Jump to content United States-English
HP.com Home Products and Services Support and Drivers Solutions How to Buy
» Contact HP

HP.com home

June 2004

Creating a more agile future

Mathematical modeling could help businesses more accurately determine IT needs


HP Labs

» Research
» News and events
» Technical reports
» About HP Labs
» Careers @ HP Labs
» Worldwide sites
» Downloads
Content starts here

There will always be a need for business agility -- to deal with mergers, more customers, fewer customers, new product lines, unforeseen international events . . . just about anything, anytime.

It’s a dynamic world. Factors that affect companies change constantly and defining what is necessary to keep a business agile, for which HP already has an excellent reputation, is difficult. Researchers at HP Laboratories are investigating methods to make the analysis of a business’s agility requirements yet more accurate in the future.

The researchers -- Chris Tofts, Richard Taylor and Mike Yearworth, all of HP Labs Bristol – are looking into rigorous mathematical techniques that will lead to more accurate definitions of business agility in the years to come.

Tofts, a Labs principal consultant, mathematician and expert in business-modeling techniques, is speaking at an EEMA (the independent European association for e-business) conference on adaptive IT, on June 23 in London.

In his talk, Developing a Business Case for IT: Justifying the Return on IT Investment, he explains the thinking behind the group’s work.

"For any company, agility is important; it’s like having insurance to enable them to adapt to changing business needs. But it has to be the right level of agility," says Tofts.

Companies need the business agility solutions that best suit their requirements. A construction company, say, which has fairly predictable variations, year in, year out, may not need to invest in the same level of business agility as, for instance, a financial services firm that has to adjust to volatile markets, or a retailer that attracts many new customers through marketing campaigns. After all, higher levels of business agility require more robust and complex IT systems, and that costs.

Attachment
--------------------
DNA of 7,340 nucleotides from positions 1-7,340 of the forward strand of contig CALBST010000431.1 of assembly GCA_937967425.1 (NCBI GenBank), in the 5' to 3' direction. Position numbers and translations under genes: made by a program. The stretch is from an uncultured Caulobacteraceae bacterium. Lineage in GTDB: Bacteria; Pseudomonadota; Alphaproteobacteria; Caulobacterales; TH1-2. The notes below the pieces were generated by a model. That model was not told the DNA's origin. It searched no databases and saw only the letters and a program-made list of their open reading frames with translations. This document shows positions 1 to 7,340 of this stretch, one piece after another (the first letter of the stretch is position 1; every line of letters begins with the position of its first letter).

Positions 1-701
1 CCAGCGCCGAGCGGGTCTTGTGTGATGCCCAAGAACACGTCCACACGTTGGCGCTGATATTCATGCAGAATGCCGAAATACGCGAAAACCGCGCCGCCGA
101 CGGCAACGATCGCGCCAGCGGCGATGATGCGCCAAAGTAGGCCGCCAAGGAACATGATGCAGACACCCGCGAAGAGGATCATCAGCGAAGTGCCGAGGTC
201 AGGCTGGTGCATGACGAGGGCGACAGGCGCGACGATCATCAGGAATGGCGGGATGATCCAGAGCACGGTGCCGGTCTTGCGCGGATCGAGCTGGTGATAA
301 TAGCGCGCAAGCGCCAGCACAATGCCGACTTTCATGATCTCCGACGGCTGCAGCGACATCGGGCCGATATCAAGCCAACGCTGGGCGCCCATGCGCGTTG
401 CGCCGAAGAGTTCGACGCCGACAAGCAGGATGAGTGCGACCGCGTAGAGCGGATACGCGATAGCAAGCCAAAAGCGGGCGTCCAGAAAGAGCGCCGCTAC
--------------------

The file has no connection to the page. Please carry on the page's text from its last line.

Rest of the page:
"If your house is built on the side of a mountain you are likely to need insurance against wind damage but you don’t need to insure against flooding: you opt for appropriate cover. Our aim is to develop agility assessments that are more accurate than exist today and which can take account of higher levels of complexity," says Tofts.

His talk at the EEMA conference includes an outline of return on investment in IT -- how to calculate a return on agility. This is centered on what a client company needs in terms of IT, where in its business it needs to focus on agility and what these capabilities are worth: What are the costs and what are the benefits.

According to Tofts it is relatively easy to work out the costs to a customer of IT but much harder to quantify the benefits. There is a need, he says, for customers to understand what their business actually needs in terms of IT and agility.

HP is strongly represented at the EEMA conference: HP software vice-president Peter Vanderfluit is giving the keynote address; Ian Curtis, director of UK enterprise marketing, hosts a vendor panel; and HP will also be running a tutorial on Adaptive IT and enterprise. HP is a platinum sponsor of the conference.


Related links

» Model-based analysis research
» HP Adaptive Infrastructure

News and events

» Recent news stories
» Archived news stories

Printable version
Privacy statement Using this site means you accept its terms Feedback to HP Labs
© 2009 Hewlett-Packard Development Company, L.P.